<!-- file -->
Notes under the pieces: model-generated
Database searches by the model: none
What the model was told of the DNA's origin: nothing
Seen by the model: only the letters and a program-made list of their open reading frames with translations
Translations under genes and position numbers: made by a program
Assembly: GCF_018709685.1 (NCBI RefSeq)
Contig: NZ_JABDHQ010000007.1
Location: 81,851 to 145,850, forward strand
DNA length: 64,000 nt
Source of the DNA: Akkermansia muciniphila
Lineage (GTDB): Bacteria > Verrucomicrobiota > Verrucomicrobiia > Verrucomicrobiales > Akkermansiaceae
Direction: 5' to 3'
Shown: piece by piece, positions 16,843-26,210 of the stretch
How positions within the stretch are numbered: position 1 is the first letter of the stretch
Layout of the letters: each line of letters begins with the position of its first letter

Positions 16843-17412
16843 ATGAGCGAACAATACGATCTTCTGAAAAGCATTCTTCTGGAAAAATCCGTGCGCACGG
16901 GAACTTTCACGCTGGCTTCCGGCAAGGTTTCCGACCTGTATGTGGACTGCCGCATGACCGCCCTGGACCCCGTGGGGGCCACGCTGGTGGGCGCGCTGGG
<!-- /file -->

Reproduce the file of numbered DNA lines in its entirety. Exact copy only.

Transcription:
Notes under the pieces: model-generated
Database searches by the model: none
What the model was told of the DNA's origin: nothing
Seen by the model: only the letters and a program-made list of their open reading frames with translations
Translations under genes and position numbers: made by a program
Assembly: GCF_018709685.1 (NCBI RefSeq)
Contig: NZ_JABDHQ010000007.1
Location: 81,851 to 145,850, forward strand
DNA length: 64,000 nt
Source of the DNA: Akkermansia muciniphila
Lineage (GTDB): Bacteria > Verrucomicrobiota > Verrucomicrobiia > Verrucomicrobiales > Akkermansiaceae
Direction: 5' to 3'
Shown: piece by piece, positions 16,843-26,210 of the stretch
How positions within the stretch are numbered: position 1 is the first letter of the stretch
Layout of the letters: each line of letters begins with the position of its first letter

Positions 16843-17412
16843 ATGAGCGAACAATACGATCTTCTGAAAAGCATTCTTCTGGAAAAATCCGTGCGCACGG
16901 GAACTTTCACGCTGGCTTCCGGCAAGGTTTCCGACCTGTATGTGGACTGCCGCATGACCGCCCTGGACCCCGTGGGGGCCACGCTGGTGGGCGCGCTGGG